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FORT LAUDERDALE, Fla. — Governors in Kansas and Texas say they will join Florida Gov. Rick Scott’s lawsuit against the Obama Administration, alleging that federal officials are coercing the state to expand Medicaid in order to get $1 billion in federal hospital funds.

Kansas Gov. Sam Brownback said Monday he plans to file an amicus brief in a fight to protect states’ right to make their own decisions. Scott said Monday that he’d talked with Gov. Greg Abbott, who also pledged support.

Tropical Islands Resort / CC

BRAND, Germany — It rose on a former Soviet airfield south of Berlin, a towering hangar bigger than a dozen football fields where ambitious entrepreneurs planned to revive Germany’s zeppelin industry.

That dream died in 2002 when funding ran out, but the building was reborn as a massive popular tropical theme park, complete with a rainforest, a beach, waterslides and more than 850 hotel beds.

On Monday, a delegation from Texas toured the facility to see if lessons learned by the Germans can be applied to converting the Houston Astrodome, the world’s first multi-purposed domed stadium, which hasn’t been home to a sports team since 1999 and has been closed to all events since 2009.

State senators are wrangling over a bill that would protect clergy who don’t want to perform same-sex marriages.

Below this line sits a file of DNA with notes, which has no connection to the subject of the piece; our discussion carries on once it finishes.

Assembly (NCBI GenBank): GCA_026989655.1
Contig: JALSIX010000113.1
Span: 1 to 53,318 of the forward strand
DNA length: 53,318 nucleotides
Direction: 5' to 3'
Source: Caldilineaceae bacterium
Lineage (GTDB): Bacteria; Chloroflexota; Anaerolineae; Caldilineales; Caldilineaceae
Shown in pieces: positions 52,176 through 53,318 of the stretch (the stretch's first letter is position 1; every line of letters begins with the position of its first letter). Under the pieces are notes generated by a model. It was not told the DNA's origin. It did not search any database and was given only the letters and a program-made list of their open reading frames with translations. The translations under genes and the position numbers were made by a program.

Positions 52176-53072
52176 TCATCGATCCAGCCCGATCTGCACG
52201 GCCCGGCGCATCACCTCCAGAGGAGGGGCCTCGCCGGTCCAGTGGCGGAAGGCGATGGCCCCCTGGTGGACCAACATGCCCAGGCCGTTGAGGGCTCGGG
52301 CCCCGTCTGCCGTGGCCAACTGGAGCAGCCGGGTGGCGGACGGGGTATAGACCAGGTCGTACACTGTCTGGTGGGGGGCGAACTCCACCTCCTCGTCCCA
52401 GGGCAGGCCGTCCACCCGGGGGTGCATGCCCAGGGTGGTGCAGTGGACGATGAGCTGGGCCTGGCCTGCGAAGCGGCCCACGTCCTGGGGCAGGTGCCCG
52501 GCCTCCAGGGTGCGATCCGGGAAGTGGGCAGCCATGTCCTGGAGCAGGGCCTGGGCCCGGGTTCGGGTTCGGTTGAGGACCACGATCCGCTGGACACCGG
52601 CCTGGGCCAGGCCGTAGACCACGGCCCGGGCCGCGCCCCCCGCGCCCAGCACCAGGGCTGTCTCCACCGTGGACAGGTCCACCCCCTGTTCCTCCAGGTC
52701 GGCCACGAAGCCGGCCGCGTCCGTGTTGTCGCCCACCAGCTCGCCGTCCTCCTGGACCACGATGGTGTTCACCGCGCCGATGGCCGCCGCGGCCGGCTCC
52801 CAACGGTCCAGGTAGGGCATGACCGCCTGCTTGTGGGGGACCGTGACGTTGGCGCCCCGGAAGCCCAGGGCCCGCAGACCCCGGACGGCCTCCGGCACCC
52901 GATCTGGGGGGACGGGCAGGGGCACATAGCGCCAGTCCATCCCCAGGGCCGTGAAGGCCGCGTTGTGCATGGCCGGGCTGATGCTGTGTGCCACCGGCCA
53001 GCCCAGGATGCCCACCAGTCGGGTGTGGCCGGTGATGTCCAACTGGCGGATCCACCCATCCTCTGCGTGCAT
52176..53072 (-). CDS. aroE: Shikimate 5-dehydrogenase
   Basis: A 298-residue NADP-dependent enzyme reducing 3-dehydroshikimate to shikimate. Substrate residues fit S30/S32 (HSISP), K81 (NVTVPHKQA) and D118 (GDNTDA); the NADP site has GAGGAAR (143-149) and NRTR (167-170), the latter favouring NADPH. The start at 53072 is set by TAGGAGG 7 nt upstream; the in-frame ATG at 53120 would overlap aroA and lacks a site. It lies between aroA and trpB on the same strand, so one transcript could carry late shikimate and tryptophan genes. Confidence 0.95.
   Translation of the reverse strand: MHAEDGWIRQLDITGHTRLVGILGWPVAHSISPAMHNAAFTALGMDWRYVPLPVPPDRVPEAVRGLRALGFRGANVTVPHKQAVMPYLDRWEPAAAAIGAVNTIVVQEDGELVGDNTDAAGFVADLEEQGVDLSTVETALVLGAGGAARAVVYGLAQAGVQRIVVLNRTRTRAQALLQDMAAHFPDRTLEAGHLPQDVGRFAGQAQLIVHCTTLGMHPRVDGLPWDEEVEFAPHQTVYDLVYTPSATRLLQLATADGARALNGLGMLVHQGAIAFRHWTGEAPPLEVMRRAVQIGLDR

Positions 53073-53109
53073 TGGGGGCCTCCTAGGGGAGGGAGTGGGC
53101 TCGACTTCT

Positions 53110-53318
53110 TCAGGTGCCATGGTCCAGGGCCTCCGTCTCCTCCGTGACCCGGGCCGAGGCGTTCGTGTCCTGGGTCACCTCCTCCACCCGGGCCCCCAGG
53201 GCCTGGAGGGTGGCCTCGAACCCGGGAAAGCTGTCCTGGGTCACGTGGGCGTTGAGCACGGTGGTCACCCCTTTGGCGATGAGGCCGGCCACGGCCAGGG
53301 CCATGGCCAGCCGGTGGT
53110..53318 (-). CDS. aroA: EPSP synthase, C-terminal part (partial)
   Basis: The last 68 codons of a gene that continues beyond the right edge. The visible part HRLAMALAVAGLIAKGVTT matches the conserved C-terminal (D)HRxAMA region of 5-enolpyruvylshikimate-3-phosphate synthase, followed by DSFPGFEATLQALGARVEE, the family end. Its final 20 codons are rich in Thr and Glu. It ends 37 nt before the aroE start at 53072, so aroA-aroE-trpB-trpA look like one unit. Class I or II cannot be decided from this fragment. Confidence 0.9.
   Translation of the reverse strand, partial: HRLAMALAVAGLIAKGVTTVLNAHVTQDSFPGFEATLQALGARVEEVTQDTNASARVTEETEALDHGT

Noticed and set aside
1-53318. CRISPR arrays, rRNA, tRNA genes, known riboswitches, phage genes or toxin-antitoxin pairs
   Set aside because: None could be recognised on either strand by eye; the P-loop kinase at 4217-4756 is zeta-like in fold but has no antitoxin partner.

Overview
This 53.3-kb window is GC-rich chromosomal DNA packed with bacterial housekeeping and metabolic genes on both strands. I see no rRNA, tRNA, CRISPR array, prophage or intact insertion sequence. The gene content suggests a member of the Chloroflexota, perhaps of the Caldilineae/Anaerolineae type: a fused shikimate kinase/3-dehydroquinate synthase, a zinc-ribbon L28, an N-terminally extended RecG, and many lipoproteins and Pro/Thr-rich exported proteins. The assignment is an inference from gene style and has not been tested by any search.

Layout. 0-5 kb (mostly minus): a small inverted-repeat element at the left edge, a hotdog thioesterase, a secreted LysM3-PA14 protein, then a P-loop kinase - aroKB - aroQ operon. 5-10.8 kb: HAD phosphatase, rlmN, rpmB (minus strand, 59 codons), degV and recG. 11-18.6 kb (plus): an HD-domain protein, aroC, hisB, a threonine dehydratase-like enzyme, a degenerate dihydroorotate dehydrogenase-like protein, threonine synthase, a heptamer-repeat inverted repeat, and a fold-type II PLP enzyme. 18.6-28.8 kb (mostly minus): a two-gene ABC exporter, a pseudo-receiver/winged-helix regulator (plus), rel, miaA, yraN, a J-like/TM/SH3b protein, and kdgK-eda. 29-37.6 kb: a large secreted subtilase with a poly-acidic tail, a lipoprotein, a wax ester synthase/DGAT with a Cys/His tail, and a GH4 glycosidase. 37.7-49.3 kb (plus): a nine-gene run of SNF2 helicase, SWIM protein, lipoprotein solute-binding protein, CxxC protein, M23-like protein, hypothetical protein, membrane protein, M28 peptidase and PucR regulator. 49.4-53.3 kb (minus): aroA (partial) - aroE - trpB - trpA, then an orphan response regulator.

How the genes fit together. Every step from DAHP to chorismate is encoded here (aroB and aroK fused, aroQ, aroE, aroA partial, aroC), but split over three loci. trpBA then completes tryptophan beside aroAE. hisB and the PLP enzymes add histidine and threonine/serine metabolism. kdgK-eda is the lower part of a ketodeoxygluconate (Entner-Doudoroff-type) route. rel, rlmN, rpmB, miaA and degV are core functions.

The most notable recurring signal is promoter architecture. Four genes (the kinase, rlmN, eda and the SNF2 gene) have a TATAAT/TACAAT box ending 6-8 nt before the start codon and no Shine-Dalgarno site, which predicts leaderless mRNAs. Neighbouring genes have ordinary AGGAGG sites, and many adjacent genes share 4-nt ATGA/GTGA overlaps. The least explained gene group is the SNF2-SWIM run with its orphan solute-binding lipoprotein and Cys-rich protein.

The author of the bill is Sen. Craig Estes, a Republican from Wichita Falls. He says some religious leaders in Texas oppose gay marriage. They’re waiting to see how the U.S. Supreme Court rules on the issue in June, and they want to make sure they won’t be legally required to marry same-sex couples.

AUSTIN — The Texas Senate has voted to scrap the state’s high school steroids testing program after more than 60,000 tests caught just a handful of cheaters since 2007.

Texas has spent more than $10 million since launching the program. But the high cost, extremely low rate of catching steroids users and criticism of testing methods has prompted lawmakers to abandon an effort once praised as a leader for the country.

DALLAS — The family of the only person to die of Ebola in the U.S. says it is underwhelmed by a Dallas hospital’s efforts to fulfill a settlement agreement to combat the disease in Africa.

Texas Health Presbyterian Dallas on Monday announced it donated $125,000 toward a scholarship to train doctors and nurses in Liberia. Hospital spokesman Wendell Watson says the donation fulfills a settlement agreement with Thomas Eric Duncan’s family that included an undisclosed payout.

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